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Sudden Death In Young Athletes And Routine Cardiac Screening

It’s the dog days of what seems to have been an unusually hot summer (though DrRich does not know whether it has been sufficiently warm to affect the global cooling trend we’ve been in for the past decade), and as is all too common at this time of year, we are seeing extraordinarily heartbreaking stories (like this one) about healthy, robust young athletes dying suddenly on the practice fields.

Most of these tragic sudden deaths are due to a heart condition called hypertrophic cardiomyopathy. Hypertrophic cardiomyopathy often does not produce any symptoms prior to causing sudden death. But it can be easily diagnosed, before exercise-induced sudden death occurs, by screening young athletes with electocardiograms (ECGs) and echocardiography.

A couple of summers ago, the New York Times wrote about such an athletic screening program at the University of Tennessee. Based on the U of T’s results, “cardiologists and other heart experts say that the screenings could help save the lives of the 125 American athletes younger than 35 who die each year of sudden cardiac death.”

The reason this routine cardiac screening is not widely used is because of the expense. Making the very conservative assumption that 1 million young Americans participate in athletic competition each year, and that (as the Times reports) the average cost of screening is $1,000, then screening would cost us about $8 million to save one life. That’s pretty a steep cost-effectiveness challenge by any standard.

But Dr. Douglas Zipes (the perennial New York Times expert on all matters cardiac) speaks for many of us when he says, “If it were my son playing ball, I would like him to have an echo, even though it is cost inefficient.”

In truth, the cost-effectiveness analysis here presents a problem only because the kind of screening being used is judged to be a medical service, and thus ought to be paid for through some centralized pool of money (whether the pool is controlled by insurance conglomerates or the government).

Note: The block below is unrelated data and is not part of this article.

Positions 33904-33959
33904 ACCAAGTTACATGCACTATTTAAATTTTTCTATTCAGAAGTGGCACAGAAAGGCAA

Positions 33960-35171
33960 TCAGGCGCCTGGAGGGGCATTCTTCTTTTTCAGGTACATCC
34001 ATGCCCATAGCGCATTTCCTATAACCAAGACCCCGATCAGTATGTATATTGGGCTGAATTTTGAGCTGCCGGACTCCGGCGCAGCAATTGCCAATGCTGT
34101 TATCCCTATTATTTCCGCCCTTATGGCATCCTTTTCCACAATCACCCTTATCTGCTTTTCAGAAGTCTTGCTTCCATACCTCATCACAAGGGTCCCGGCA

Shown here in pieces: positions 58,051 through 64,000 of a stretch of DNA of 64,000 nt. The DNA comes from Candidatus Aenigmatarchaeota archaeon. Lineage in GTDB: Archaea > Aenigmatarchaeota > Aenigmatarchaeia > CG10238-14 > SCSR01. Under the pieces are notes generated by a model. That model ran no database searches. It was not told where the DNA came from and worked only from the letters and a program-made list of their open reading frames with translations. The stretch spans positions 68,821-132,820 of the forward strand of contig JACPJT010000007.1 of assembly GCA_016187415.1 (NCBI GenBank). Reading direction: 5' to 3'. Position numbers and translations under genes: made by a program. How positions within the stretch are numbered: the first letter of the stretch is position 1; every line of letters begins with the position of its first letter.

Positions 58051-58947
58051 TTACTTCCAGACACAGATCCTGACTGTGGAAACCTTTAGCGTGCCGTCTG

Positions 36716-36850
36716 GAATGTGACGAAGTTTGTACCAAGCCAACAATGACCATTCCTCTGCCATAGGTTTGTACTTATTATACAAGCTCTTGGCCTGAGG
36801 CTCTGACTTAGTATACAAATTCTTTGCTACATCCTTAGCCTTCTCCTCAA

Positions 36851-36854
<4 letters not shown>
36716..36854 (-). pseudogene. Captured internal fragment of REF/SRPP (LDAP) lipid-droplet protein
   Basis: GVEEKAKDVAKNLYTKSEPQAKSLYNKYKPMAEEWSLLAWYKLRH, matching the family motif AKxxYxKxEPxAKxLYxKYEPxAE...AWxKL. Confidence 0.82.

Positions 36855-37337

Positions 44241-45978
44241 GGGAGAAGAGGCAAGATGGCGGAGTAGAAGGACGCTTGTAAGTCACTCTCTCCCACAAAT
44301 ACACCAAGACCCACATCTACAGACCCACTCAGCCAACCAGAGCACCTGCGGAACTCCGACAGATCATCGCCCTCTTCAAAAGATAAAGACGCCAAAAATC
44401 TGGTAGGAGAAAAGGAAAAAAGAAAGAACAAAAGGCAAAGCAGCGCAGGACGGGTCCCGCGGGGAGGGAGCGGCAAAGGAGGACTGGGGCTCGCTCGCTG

If we were to do a similar cost-effectiveness analysis on seat belts, smoke alarms, motorcycle helmets, or carbon monoxide detectors, we would reach a similar conclusion: Yes, those several hundred preventable deaths from house fires are indeed a tragedy, but we simply can’t afford to pay for smoke alarms for all those millions of American families, just to save those relatively few lives.

The difference, obviously, is that we don’t expect smoke alarms to be paid for out of public funds. We expect individuals to do their own cost-effectiveness calculation, and decide whether to buy smoke alarms from their own resources. Individuals tend to place a much higher value on their own lives than the value assigned to their lives by society (the self-assessed value of one’s own worth often approaching infinity), and therefore many people indeed find the cost-effectiveness calculation to come out in their favor. Thus, buying smoke alarms seems a reasonable investment for many individuals.

If Dr. Zipes wants his son screened by echo, by all means have it done. I agree it would be entirely worthwhile. But don’t ask me to pay for it.

It is especially noteworthy that the technology exists to place cheap, portable echocardiogram machines in the office of every primary care doctor, and every primary care doctor could be easily trained in less than an hour to rapidly screen athletes for hypertrophic cardiomyopathy. For probably less than $100, parents like Dr. Zipes could have their children screened with this kind of limited echo and an ECG at the same time they’re getting their flu shots.

But we can’t do this because a) professional groups like the American College of Cardiology will do everything they can to block the democratization of guild-based procedures like the echocardiogram (start-up companies that have developed such tiny, easy-to-operate echo machines have been very disappointed with the response of the cardiology community), and b) such screening is a medical service, and it’s generally acknowledged to be a travesty to expect (or, as DrRich points out, to allow) individuals to pay for any medical service themselves.

And if such obstacles result in the sudden deaths of a hundred or so young athletes each year (most of whom, by the way, are participating in pick-up or intramural sports, rather than the semi-pro variety we watch on TV every March), well, it’s too bad there’s nothing we can do about it.

*This blog post was originally published at The Covert Rationing Blog*


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